This section prevents the use of this validation process if comparable appropriation bonds have already been judicially determined to be valid; that is, if the tobacco bonds are approved in a validation process, then the stadium appropriation bonds shall not go through the validation process.

The bill establishes a process for validation of the appropriation bonds by the Minnesota Supreme Court.

ARTICLE 3.  CONFORMING CHANGES.

Sections 1 to 6 strike obsolete references to the Metropolitan Sports Facilities Commission (MSFC), which is abolished in Article 1.

Section 7 provides that employees of the former MSFC are members of the Minnesota State Retirement System with respect to service rendered on or after May 17, 1977.

Section 8 repeals obsolete sections of Minnesota Statutes, chapter 473, pertaining to the MSFC.

ARTICLE 4.  MINNEAPOLIS CONVENTION CENTER

Section 1 [Sales and use tax], subdivision 1 amends Minnesota Laws pertaining to the Minneapolis Convention Center.  It provides that the Minneapolis sales tax, allowed up to one half of one percent, does not apply to liquor sales, and excludes advertising and packing materials from items subject to the Minneapolis sales tax.  The tax is extended through 2046 and may be adjusted, up to the allowable rate, provided that its proceeds produce sufficient revenue to pay stadium costs outlined in subdivisions 3 and 4.

Subdivision 2 provides that the Commissioner of Revenue may charge a reasonable fee for its collection of the Minneapolis sales taxes. 

Subdivision 3 directs the Commissioner of Revenue to apply the proceeds of the Minneapolis sales taxes to the costs of collecting and administering the taxes and any refunds due to taxpayers.  The Commissioner then must retain for the general fund:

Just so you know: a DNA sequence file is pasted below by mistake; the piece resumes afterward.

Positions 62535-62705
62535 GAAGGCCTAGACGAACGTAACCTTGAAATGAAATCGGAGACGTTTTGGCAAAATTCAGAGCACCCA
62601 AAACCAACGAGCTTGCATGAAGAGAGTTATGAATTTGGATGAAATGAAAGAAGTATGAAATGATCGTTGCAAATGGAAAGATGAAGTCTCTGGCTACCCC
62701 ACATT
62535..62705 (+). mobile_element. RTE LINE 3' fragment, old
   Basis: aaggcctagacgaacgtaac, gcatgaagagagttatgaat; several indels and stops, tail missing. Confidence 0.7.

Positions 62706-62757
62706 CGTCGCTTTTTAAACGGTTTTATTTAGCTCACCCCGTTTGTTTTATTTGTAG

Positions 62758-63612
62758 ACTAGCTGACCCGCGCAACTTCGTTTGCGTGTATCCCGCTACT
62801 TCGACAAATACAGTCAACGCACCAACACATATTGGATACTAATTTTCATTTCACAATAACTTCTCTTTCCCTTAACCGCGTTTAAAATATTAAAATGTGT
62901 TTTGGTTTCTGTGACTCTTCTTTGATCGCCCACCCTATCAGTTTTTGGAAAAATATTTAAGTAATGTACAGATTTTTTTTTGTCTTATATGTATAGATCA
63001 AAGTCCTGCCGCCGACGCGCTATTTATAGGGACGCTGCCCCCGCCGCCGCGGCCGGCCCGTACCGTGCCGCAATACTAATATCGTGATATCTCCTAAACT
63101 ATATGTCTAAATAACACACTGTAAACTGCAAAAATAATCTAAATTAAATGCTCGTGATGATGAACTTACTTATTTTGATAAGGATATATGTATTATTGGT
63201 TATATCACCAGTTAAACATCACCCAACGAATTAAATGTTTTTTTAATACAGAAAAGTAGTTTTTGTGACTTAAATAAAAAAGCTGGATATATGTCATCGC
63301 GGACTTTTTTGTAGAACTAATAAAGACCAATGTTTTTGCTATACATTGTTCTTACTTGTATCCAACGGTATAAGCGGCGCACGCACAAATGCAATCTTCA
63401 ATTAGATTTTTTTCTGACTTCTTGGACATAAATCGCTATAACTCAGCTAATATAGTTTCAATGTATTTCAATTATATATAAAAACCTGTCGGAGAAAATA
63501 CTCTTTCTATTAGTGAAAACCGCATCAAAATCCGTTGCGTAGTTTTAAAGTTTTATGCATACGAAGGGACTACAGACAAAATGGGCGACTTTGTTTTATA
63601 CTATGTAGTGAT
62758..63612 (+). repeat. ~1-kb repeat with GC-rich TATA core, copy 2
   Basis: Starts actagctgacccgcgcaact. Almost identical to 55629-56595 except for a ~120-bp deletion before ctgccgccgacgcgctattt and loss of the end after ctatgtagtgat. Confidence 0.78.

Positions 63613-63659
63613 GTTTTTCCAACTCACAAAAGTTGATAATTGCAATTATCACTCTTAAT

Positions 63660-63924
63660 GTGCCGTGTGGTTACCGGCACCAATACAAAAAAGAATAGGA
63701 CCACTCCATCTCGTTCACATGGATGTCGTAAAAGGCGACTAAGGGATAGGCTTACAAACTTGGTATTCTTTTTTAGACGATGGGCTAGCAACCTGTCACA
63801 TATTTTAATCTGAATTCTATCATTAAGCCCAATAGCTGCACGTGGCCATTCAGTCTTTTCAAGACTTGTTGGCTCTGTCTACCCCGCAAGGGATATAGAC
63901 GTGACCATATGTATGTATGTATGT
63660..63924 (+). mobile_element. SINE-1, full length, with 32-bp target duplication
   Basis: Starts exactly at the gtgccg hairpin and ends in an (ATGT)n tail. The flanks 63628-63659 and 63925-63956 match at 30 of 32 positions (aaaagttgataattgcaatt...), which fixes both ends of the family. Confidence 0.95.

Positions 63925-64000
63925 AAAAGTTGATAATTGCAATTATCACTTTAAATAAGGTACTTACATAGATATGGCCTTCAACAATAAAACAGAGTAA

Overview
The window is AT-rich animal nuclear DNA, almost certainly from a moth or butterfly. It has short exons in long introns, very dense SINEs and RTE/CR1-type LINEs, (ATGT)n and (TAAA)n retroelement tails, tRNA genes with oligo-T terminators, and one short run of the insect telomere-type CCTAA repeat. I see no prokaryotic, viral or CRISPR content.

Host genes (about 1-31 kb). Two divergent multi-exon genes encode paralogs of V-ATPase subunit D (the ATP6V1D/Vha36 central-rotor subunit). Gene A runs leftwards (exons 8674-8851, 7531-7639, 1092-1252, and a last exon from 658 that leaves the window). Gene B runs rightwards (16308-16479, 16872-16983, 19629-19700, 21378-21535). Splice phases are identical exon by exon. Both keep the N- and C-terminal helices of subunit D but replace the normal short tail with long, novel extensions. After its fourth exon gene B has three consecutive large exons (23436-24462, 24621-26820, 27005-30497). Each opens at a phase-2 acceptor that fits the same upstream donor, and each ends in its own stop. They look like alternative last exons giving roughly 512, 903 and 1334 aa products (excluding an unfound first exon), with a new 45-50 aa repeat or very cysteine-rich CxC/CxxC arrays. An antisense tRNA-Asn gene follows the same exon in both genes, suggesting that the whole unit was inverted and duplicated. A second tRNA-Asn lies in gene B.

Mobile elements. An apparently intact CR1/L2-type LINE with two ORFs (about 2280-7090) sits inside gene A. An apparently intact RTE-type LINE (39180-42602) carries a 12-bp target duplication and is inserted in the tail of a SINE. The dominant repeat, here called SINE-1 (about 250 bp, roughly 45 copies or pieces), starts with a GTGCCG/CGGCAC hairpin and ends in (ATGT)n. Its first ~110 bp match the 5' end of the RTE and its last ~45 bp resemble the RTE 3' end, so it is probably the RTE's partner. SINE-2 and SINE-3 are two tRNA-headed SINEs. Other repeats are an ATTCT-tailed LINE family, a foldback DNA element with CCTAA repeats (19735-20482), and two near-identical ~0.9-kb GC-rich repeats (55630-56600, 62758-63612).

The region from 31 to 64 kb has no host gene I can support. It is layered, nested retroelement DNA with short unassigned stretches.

• Periodic amounts beginning in 2021 and so that not later than 2046, the state bond debt service present value of $150 million is restored to the general fund;
  • Beginning in 2021, an amount equal to $1.5 million per year, which has been adjusted annually since 2016, for a capital improvement reserve appropriation;
  • Beginning in 2021, an amount equal to $6 million per year, which has been adjusted annually since 2016 for an operating expense appropriation;
  • Beginning in 2021, periodic amounts for recapture of the present value of the state’s advances of the City of Minneapolis’ share of capital improvements and operating expenses for 2016 through 2020; and
  • Beginning in 2013, amounts of excess local sales tax revenue over and above the benchmark scheduled amounts, for the benefit of the stadium Authority.

Sets the state’s annual adjustment factor at the annual increase in Minneapolis sales taxes received, limited to between zero and five percent.

After retention of the tax proceeds as required above, remaining revenues must be remitted to the city and may be used to fund projects as provided in subdivision 4.

Subdivision 4 allows revenues from Minneapolis local sales tax to be used to fund capital projects or for other economic development, provided that the city may first direct such revenue to convention center debt, operations, capital improvements, and marketing.

Section 2 [Liquor, lodging and restaurant taxes] amends the liquor, lodging, and restaurant tax provisions in Minneapolis Laws.  It clarifies that the maximum three percent sales tax on liquor sales is imposed when liquor is sold at licensed on-sale liquor establishments and stores located in the downtown taxing area, and that the maximum three percent lodging sales tax is imposed on sales of lodging for less than 30 days at a hotel, motel, rooming house, tourist court, or trailer camp located within the city.  The taxes authorized under this section are imposed until January 1, 2047, and may be adjusted so that the rates imposed, together with the general local sales tax in section 1, subdivision 4, are sufficient to finance the payments required under section 1, subdivision 3.  These taxes are subject to the same interest penalties and enforcement provisions as other state general sales tax laws.